Just days after Russia announced it’s adding a second permanent military base in Syria, Guan Youfei, rear admiral of the People’s Liberation Army Navy and director of the Office for International Military Cooperation of China’s Central Military Commission, met with Syrian Defense Minister Fahad Jassim al-Freij in Damascus to discuss strengthening its ties with Syria and its military.
China has played no major role in Middle Eastern diplomacy and instead leaves that up to the United Nations Security Council despite its actions of becoming more involved with the embattled region by sending envoys to push for a diplomatic resolution to the violence in Syria. This rare visit by a high ranking Chinese official to the volatile Middle East was marked by Youfei’s remarks that China has always supported Syria and now wants a closer military alliance with the war-torn country with Youfei saying,
“China and Syria’s militaries have a traditionally friendly relationship, and China’s military is willing to keep strengthening exchanges and cooperation with Syria’s military.”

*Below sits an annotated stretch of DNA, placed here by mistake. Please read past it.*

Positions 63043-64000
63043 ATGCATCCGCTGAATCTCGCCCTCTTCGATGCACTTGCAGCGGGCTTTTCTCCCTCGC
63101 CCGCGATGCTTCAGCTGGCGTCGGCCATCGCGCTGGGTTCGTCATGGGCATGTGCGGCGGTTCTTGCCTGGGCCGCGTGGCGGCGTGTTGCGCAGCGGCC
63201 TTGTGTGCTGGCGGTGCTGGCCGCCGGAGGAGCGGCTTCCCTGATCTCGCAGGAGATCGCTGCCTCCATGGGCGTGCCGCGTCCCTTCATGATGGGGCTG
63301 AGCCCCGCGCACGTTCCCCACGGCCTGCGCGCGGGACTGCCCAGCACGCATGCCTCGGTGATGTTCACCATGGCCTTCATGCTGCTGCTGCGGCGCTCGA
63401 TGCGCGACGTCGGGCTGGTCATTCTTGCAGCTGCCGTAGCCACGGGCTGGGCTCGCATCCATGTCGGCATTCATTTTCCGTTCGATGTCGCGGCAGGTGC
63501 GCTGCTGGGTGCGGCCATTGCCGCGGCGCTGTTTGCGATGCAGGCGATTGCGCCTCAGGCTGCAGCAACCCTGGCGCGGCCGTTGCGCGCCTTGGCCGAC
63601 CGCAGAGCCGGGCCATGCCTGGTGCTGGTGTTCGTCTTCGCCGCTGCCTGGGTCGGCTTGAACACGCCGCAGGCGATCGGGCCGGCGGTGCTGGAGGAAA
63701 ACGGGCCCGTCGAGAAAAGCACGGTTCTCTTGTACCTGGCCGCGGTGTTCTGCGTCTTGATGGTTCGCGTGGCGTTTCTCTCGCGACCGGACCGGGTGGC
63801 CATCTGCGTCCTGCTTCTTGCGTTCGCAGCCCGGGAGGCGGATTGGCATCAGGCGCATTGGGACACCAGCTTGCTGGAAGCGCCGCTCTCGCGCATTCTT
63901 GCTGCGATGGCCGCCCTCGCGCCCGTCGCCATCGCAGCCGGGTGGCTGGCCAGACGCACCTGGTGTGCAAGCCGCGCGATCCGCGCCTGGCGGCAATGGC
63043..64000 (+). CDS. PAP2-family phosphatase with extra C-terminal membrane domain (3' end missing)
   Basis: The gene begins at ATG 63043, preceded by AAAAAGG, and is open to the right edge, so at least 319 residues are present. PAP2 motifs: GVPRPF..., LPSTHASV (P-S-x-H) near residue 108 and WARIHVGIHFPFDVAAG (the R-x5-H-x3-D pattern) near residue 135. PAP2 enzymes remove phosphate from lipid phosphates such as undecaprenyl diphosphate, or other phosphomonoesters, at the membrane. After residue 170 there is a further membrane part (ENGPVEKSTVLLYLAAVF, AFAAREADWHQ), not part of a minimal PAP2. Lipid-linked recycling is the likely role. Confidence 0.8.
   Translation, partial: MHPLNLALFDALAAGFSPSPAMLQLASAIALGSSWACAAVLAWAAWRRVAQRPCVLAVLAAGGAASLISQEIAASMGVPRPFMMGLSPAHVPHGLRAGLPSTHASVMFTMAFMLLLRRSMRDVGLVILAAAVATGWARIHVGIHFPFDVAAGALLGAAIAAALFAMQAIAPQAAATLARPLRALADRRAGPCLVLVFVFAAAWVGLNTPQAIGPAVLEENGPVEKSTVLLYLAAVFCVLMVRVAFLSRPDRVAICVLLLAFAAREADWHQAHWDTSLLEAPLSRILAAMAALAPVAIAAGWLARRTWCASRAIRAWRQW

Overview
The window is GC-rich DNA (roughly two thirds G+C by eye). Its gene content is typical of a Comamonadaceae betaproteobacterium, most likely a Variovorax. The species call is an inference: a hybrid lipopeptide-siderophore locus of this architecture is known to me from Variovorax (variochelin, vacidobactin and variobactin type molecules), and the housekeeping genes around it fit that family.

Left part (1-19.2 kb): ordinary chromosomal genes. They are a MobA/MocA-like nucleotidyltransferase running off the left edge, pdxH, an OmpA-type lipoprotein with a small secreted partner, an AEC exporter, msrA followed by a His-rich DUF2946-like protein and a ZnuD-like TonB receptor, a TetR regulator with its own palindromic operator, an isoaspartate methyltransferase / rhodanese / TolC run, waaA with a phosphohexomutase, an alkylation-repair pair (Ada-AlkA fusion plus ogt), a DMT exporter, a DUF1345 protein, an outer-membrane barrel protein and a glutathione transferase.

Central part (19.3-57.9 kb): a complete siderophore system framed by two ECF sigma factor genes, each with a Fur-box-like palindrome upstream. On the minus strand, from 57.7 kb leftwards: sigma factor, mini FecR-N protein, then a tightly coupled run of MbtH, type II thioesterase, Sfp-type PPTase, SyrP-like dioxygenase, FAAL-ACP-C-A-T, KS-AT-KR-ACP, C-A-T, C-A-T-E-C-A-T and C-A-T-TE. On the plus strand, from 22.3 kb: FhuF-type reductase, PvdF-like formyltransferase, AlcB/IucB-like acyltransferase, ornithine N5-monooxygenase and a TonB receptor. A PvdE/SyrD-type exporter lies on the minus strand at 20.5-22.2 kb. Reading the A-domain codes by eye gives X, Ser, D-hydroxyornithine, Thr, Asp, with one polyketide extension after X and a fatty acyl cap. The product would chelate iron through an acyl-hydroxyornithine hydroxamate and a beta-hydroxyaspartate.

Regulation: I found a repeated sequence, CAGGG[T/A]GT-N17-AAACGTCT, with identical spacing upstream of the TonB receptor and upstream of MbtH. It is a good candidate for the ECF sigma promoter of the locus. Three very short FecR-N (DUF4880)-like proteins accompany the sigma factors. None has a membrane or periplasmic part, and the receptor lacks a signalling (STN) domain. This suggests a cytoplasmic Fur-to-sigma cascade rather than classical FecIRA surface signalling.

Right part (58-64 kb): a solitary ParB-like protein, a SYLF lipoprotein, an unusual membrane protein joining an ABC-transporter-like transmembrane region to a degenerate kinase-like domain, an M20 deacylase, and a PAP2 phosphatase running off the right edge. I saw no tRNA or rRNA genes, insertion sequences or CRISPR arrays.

Both Youfei and al-Freij discussed training and agreed on the Chinese military providing humanitarian aid (as to what kind of humanitarian aid will be provided remains to be seen as Youfei didn’t elaborate on it) to Syria despite China not having any interest to get involved militarily in Syria before now (Youfei also met with a Russian general in Damascus, but no details were given).
China is concerned that Uighurs (or Uyghurs), a largely Muslim population in the far western region of China in the Xinjiang province, are fighting alongside militant groups in Syria and Iraq and have traveled illegally through Southeast Asia and Turkey to do so. Speculation aside, Russia and China are making it known to the world that they are strengthening their military presence in Syria, which the ramifications of such could be disastrous in the future for the United States and her allies in the region.